Global Goods, Local Costs

A farmer is seen extracting the seed out of the cotton crop, in Boromo. Image by Jošt Franko. Burkina Faso, 2015.
March 21, 2017 / In These Times
by Jošt Franko, Meta Krese

Following a T-shirt's supply chain from Burkina Faso to Bangladesh to your local mall—and back again.

Containers of wasted food in Florida Market. Image by Karim Chrobog. Washington, D.C., 2014.
March 21, 2017 / Chicago Council on Global Affairs
by Karim Chrobog, Roger Thurow

Karim Chrobog talks with fellow grantee Roger Thurow about his project, "Wasted," on the Food Security Podcast.

DJI Phantom drones may be used to keep elephants away from fences, reducing conflicts with nearby villagers
March 13, 2017 / The New York Times
by Rachel Nuwer

Drones seemed like the perfect anti-poaching tools. But deploying them has been far more difficult than conservationists had hoped.

Fishers face sand dredges in Hamashu village, Lake Poyang. Image by Vince Beiser. China, 2016.
March 13, 2017 / WNYC Radio
by Vince Beiser

Sand is a crucial material for making concrete, asphalt, and glass — the building blocks of our cities. The worldwide construction boom is causing widespread environmental damage.

Image by Anne Thurow. Uganda, 2015.
March 13, 2017
by Roger Thurow, Lisa Palmer

Pulitzer Center partners with Chicago Council, bringing journalists into the conversation with broad range of individuals working on global food security and agricultural development.  

Masika Katsuva is a central figure in the Pulitzer Center-supported documentary "Seeds of Hope." She created a support center and farming community in the Democratic Republic of Congo to assist other survivors of rape, their children and orphans. Image by Fiona Lloyd-Davies. Democratic Republic of Congo, 2013.
March 8, 2017
by Fiona Lloyd-Davies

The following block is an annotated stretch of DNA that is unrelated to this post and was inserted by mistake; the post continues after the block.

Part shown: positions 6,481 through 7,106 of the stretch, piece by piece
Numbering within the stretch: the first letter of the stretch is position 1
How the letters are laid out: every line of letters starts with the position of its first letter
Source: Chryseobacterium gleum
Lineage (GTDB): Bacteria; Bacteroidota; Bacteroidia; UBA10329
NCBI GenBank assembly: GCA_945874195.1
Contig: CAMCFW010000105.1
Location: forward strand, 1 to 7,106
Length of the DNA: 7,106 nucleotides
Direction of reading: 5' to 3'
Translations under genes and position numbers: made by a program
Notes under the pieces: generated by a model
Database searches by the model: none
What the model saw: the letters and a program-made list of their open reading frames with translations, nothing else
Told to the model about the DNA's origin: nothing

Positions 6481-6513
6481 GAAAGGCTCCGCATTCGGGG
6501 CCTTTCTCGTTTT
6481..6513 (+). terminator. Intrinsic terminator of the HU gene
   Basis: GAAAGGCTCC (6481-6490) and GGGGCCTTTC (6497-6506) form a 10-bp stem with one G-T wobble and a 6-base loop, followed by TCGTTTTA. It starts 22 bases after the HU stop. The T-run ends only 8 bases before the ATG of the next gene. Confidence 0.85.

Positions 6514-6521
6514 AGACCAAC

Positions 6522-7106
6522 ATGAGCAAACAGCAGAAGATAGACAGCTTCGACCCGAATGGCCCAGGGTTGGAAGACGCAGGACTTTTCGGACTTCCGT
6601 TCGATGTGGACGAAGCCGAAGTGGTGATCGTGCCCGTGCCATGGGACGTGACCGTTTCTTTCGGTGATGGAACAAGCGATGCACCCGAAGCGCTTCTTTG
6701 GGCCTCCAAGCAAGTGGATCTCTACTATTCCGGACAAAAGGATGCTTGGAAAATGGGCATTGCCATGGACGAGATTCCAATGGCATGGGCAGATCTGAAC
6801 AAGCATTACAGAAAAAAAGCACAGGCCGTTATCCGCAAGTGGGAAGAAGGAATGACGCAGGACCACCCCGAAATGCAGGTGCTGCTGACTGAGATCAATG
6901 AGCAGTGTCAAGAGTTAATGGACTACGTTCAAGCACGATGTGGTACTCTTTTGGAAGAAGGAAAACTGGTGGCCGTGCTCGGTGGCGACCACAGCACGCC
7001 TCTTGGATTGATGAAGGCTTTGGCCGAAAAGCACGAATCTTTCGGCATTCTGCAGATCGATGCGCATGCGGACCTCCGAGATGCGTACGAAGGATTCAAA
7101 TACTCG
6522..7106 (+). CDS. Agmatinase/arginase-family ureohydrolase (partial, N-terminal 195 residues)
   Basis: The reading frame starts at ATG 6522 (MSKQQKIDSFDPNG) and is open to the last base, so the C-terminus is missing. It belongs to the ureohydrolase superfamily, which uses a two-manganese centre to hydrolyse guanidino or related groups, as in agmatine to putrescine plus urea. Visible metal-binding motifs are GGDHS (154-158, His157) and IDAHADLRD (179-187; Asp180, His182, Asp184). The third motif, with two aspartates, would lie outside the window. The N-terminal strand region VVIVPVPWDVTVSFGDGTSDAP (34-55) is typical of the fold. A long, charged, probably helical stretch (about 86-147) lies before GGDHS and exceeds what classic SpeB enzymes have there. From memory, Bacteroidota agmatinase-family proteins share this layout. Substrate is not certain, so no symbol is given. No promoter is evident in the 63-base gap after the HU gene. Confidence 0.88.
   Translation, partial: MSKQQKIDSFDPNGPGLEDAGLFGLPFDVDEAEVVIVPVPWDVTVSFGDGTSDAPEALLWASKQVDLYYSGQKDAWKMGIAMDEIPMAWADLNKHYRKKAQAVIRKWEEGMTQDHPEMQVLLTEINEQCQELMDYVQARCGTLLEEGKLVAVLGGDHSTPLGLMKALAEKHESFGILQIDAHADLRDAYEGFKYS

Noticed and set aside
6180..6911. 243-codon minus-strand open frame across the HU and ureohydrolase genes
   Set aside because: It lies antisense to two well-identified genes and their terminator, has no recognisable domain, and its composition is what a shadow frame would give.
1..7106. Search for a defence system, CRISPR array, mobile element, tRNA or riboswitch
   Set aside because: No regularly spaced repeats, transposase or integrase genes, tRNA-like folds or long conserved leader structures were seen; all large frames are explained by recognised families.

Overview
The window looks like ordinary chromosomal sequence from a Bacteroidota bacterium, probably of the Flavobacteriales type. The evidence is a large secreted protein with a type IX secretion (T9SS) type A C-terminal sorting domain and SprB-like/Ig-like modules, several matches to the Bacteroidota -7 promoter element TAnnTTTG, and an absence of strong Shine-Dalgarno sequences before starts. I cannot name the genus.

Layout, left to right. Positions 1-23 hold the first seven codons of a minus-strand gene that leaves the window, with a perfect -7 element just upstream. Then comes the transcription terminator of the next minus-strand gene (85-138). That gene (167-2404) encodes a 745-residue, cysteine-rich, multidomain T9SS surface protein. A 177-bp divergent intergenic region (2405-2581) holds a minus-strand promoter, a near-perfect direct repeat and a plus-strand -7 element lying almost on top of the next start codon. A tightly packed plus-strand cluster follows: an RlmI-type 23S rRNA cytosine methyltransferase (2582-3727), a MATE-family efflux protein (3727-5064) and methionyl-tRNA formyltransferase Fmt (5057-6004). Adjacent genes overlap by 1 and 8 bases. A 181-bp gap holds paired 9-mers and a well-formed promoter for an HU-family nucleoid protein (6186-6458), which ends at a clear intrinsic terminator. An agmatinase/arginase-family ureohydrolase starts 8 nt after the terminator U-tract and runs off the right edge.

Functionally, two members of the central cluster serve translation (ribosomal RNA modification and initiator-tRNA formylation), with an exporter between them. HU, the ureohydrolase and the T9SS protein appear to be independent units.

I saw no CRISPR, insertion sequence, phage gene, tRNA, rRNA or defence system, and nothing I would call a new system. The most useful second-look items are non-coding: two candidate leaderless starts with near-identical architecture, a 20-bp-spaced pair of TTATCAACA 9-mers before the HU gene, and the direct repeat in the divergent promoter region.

Watch the screening and attend a panel discussion on "Under the Shadow," a film about how politics, corruption and impunity affect the lives of individuals in the Democratic Republic of Congo.

A garment worker in Dhaka, Bangladesh. Image by Jošt Franko. Bangladesh, 2016.
March 7, 2017
by Tom Hundley

This week: the dark history behind modern day cotton production, Saudi Arabia's religious exports, and the violent pursuit of sand.

La Victoria sits nestled in the Andes mountains, 125 kilometers south of Quito. During the 2000s, the air and soil here were heavily contaminated by lead that was emitted from backyard ceramic glazing kilns. Image by Yolanda Escobar J. Ecuador, 2016.
March 6, 2017 / Untold Stories
by Caitlin J. Cotter

In La Victoria, Ecuador, alternatives to lead glazing of tiles and painting bowls with gasoline in La Victoria are not perfect, but their intentions—healthy children—are great.

A retail store in the United Kingdom. Image by Jošt Franko. London. 2016.
March 2, 2017 / The New York Times
by Jošt Franko

Pulitzer Center grantee Jošt Franko was featured on The New York Times Lens Blog for his work on the cotton trade.

 In the 1990s, La Victoria was an epicenter of pottery in Ecuador. Artisans made roof tiles by the thousands and exported them across the country. Image by Yolanda Escobar. Ecuador, 2016.
March 1, 2017 / Johns Hopkins Bloomberg School of Public Health Magazine
by Caitlin J. Cotter

An impoverished Ecuadorian community thrived in the 1990s making roof tiles—but their children paid a horrific price.

March 1, 2017
by Caitlin J. Cotter

An Andean village has battled severe lead toxicity from ceramics production, and now residents face the challenges of alternative glazing compounds or abandoning their cottage industry altogether.

A man harvests sand in Makueni. Sand mining has drastically changed the ecosystem across the county. Image by Rachel Reed/Harriet Constable. Kenya, 2015.
March 1, 2017 / The Guardian
by Vince Beiser

Rapid urbanization has made an ordinary commodity suddenly precious: sand. As cities devour concrete, glass and asphalt, illegal sand mining has sparked a global wave of gang violence.